DUIs are unfortunate. And if you're convicted, you could lose your license for several months or years. In this situation, individuals who lease an automobile may look for ways to get out of their car lease. This way, they don't waste money on a car payment month after month. Yet, getting out of a car lease isn't as simple as returning the vehicle to the dealership. Individuals who sign a lease agree to keep an automobile for a specified time frame. Failure to do so results in breach of contract and unless a person discovers a way to pay off the leasing company, he can wind up owing the company several thousand dollars.
Return the car to the dealership and pay off the lease balance. If you lose your license after a DUI, you can opt to return the leased vehicle to the dealership. Since you didn't fulfill the contract, the leasing company will likely report this information to the credit bureaus, along with the remaining balance on the lease. To avoid this, agree to pay off the lease balance upon returning the car.
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Attempt to sell the car. Place a classified ad in the local newspaper and sell the leased vehicle. Before placing the ad, contact the leasing company and inquire about a payoff balance. Make sure the vehicle's sale price is enough to pay off the leasing company and any other fees (termination fees and mileage). After selling the vehicle, use the proceeds to pay off the lease balance.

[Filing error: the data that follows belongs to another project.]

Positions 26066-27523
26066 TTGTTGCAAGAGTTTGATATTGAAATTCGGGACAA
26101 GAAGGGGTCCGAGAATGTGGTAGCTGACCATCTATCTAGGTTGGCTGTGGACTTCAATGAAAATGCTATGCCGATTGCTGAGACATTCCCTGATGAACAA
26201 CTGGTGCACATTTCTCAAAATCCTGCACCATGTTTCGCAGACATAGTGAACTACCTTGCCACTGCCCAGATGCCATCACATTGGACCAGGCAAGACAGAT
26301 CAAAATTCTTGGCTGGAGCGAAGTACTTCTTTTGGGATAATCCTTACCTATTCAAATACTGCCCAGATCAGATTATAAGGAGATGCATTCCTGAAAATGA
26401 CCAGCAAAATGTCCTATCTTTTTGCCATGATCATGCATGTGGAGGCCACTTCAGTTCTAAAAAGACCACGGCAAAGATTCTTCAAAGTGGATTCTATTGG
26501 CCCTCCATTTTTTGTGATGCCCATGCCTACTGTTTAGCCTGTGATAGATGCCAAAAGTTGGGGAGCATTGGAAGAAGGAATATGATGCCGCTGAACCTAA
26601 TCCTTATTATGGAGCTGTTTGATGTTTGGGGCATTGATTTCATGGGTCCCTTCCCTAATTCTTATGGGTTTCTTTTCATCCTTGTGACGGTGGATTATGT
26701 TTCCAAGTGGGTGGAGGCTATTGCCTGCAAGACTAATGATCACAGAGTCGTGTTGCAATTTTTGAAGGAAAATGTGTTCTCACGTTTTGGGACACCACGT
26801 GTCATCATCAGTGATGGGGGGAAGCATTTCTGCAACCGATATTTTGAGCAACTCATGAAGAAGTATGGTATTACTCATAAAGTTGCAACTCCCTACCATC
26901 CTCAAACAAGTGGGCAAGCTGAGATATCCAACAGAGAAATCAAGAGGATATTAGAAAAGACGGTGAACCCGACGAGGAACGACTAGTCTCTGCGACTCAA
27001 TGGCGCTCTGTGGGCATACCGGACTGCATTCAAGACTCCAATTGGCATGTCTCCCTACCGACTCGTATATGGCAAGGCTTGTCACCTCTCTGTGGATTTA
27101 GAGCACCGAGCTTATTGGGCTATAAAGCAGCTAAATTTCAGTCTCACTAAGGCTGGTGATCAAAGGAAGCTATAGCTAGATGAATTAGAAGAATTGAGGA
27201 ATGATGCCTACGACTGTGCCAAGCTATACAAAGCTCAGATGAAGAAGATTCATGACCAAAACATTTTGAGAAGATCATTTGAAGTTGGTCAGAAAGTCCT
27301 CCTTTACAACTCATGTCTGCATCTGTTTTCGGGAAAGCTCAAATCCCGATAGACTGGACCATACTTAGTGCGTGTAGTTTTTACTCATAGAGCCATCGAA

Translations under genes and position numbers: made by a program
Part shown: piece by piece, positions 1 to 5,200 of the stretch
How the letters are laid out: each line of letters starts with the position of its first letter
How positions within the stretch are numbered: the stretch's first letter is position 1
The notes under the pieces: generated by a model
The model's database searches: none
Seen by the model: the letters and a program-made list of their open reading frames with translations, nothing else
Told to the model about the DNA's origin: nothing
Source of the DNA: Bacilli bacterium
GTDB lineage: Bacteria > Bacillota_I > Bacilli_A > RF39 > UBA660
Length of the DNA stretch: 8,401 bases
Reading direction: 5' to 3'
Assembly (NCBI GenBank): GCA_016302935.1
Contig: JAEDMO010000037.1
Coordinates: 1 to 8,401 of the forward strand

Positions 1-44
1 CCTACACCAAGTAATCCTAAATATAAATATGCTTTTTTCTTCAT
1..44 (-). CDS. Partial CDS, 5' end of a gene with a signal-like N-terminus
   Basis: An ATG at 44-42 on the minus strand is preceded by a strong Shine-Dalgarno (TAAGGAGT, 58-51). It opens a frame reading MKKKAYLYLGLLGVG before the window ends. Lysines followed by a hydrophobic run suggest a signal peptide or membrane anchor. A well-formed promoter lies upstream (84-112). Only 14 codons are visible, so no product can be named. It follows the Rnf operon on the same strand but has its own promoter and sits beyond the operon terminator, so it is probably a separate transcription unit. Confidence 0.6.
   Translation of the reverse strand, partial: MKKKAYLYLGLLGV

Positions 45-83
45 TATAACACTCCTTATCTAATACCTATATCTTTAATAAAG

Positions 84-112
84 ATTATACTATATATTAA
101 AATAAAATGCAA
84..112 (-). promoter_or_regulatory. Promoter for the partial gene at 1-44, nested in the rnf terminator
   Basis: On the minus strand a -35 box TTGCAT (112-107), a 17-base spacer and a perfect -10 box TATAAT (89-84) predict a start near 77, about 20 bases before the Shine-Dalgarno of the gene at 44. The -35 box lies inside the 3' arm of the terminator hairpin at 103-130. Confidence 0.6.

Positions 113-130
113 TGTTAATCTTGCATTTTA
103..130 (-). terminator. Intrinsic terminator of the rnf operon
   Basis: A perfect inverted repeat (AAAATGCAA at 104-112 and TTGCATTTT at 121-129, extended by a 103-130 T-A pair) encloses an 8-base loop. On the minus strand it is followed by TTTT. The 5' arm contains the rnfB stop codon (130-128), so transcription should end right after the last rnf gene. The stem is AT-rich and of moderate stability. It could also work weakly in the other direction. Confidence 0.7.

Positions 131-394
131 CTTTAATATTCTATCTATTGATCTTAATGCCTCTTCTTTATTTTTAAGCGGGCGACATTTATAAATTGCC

Ask someone to take over the payments. If you're dealing with a temporary license suspension, ask a trusted friend or relative to take over the payments. They'll drive the automobile, and they'll agree to make the monthly payments. Once your suspension concludes, you'll take back the car.
Find someone to assume the lease. If you'll be without a license for an extended period, find someone to assume the lease. You'll need to contact the leasing company and see whether the person qualifies for the lease. If so, they'll have to pay a transfer fee.